People often point and stare when they see Growing Hope’s mobile truck farm – affectionately named Clifford – cruising down the streets of Ypsilanti, Michigan. Not only are there big collard and lettuce leaves flopping about wildly in the wind, but Clifford is a beat up, old pick-up truck that has seen better days. Trust me, it really is quite a scene.
Growing Hope is a 10-year-old, non-profit organization whose mission is to improve lives and communities through gardening and healthy food access. Though we work at increasing healthy food access from many levels and directions, a central component to our work has always been youth-focused food education. We run after school clubs, summer camps, classroom visits and host field trips at our Center (a working urban farm). Clifford provides the core of our fleet of educational tools. As food educators, we adore Clifford because he encapsulates our seed to stomach approach: we teach kids all the steps from starting seeds to harvesting produce to prepare healthy dishes or preserve them for later use. When Clifford rolls up to crowd of children, he is greeted with many smiling faces and excited fingers that reach to pick one deliciously ripe sungold tomato, just within their reach.
The official truck farm movement began as a garden education project in Brooklyn. New York. There is even a documentary about it, appropriately named, “Truck Farm.” Once we heard of this amazing project, we knew we had to be a part of it! Shortly thereafter, we joined with 25 other trucks around the country to expand the message of this great project: growing food can be fun, easy and rewarding, even if you don’t have a lot of land.
As Clifford aged, we transitioned him into a new role in May 2011 with the help of some volunteers. He went from being a loyal, all-purpose truck used to transport many gardening and farmers’ market materials, to being a helpful tool that provides hands-on, garden-based education to our community’s youth who don’t necessarily have gardens available at their homes, community centers, or schools. In 2012, over 300 area youth saw or cared for him.
As you can imagine, Clifford is a hit with the under-18 crowd; but grown-ups also enjoy seeing Clifford when he visits our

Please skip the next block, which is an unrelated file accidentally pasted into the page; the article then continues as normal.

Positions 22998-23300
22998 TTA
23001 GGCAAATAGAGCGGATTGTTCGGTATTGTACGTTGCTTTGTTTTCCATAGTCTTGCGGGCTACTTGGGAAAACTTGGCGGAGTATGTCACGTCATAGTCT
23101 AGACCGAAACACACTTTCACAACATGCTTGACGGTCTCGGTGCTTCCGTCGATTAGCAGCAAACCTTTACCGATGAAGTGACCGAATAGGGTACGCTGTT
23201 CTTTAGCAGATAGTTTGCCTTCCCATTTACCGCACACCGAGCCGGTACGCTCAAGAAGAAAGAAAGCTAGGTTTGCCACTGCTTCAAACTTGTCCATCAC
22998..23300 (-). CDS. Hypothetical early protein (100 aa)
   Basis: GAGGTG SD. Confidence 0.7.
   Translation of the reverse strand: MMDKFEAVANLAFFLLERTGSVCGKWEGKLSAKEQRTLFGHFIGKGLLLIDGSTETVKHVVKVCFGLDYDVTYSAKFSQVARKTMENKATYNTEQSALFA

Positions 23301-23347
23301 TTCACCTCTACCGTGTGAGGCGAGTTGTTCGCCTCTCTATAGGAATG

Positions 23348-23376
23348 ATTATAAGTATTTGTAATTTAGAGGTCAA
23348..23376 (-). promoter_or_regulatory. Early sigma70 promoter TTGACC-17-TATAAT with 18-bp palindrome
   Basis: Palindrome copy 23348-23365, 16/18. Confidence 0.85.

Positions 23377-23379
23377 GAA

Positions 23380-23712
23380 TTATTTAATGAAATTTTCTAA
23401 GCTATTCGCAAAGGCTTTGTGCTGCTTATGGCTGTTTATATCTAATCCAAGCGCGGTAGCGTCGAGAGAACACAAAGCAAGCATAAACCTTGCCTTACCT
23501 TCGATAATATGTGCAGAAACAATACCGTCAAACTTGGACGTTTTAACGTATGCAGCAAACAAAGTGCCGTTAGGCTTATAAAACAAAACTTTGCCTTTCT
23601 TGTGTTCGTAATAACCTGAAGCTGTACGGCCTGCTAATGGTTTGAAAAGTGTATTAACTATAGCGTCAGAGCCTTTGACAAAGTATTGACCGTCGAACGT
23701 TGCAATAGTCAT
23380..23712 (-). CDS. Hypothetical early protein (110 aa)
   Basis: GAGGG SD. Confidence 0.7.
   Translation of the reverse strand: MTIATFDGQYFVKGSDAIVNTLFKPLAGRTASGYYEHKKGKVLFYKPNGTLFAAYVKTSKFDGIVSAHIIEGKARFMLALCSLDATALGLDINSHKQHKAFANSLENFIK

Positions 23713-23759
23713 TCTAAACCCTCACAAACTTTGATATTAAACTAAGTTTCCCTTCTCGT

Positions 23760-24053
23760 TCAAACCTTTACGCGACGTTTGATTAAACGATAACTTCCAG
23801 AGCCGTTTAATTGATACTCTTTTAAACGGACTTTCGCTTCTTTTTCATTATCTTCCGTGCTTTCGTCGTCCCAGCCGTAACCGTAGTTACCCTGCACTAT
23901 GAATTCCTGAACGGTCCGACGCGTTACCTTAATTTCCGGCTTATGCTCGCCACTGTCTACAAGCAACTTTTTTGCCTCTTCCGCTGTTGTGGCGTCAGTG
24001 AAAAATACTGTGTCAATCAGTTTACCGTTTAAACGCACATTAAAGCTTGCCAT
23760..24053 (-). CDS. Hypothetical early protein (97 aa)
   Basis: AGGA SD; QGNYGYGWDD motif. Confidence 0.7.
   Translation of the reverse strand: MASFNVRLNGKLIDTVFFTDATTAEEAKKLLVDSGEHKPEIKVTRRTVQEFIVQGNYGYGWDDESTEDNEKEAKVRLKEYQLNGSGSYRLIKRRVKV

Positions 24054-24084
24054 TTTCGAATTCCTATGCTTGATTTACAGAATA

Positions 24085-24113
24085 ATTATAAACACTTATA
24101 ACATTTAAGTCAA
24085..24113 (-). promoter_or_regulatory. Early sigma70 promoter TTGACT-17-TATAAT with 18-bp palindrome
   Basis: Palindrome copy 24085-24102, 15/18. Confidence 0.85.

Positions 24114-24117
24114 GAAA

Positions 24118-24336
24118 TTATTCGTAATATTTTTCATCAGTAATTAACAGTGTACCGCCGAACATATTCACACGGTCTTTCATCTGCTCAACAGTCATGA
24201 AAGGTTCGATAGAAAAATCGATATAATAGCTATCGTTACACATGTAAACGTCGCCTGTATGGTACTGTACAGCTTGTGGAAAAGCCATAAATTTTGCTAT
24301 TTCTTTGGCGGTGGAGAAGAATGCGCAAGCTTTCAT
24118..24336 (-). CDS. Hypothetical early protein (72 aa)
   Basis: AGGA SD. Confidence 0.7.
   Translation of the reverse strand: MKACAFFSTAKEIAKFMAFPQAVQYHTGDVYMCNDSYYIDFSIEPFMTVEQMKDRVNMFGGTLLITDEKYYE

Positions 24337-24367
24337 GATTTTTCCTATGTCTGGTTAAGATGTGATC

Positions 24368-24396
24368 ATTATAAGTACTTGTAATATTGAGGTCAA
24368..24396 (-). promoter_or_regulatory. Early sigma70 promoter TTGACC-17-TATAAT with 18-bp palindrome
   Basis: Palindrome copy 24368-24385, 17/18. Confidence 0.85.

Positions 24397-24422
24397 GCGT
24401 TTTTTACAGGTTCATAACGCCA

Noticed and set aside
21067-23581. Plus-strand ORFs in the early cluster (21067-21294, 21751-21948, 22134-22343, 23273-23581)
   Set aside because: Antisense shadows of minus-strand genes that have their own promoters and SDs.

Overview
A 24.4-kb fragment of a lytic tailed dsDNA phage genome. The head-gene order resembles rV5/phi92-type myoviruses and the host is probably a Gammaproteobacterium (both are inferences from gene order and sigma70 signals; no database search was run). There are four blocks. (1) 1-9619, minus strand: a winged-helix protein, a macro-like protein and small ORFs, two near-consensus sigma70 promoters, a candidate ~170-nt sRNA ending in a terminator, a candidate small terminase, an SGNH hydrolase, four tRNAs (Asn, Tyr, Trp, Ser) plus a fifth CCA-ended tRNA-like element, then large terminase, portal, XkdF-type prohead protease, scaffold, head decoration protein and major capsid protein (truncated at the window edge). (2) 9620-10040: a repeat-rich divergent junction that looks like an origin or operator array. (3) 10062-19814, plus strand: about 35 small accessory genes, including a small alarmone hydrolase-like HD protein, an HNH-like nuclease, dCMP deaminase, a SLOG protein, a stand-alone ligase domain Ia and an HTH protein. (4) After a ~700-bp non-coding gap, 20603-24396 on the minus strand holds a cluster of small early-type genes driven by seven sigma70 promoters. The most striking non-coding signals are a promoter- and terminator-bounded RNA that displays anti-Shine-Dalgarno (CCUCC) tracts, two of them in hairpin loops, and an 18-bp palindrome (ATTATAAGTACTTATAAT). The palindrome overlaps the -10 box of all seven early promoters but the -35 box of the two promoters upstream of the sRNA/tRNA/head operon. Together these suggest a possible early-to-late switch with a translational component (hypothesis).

local farmers’ markets, community fairs and parades. In fact, it is usually at these venues where Clifford gets tended to, planted, and cared for by the tens to hundreds of loving families that lend a hand or two to the cause, if only for a moment as they pass by our educational booth.
The work of Clifford is never really out of season. In the late summer we plant him with cold-season crops that can survive (if only barely) a Michigan winter. And then we attach a low tunnel so that we can use him as a demonstration of year-round gardening. It’s really fun and rewarding to pick some beet and radish greens, fire up our adobe oven, and make a delicious pizza in the dead of winter with middle schoolers. They eat it. They love it. Thank you Clifford!
Lastly, our absolute favorite quality of Clifford is that he really embodies the core characteristics of our community: he’s a little worn out, but quite resilient and full of life! So, the next time you are looking at an old, worn-out truck, a tread-bare rubber tire, or you see a lonely galosh, know that you can transform that old relic into a productive garden space - all you need is a little love and a lot of imagination!
Danielle Gartner, Program Manager, Growing Hope. Danielle is a Michigander who loves working with youth and adults to help them learn to grow food. Danielle was first introduced to the world of community food systems work as an AmeriCorps volunteer in Cleveland and later solidified this love through working with farmers in Thailand and training teachers to grow food in Flint, Michigan.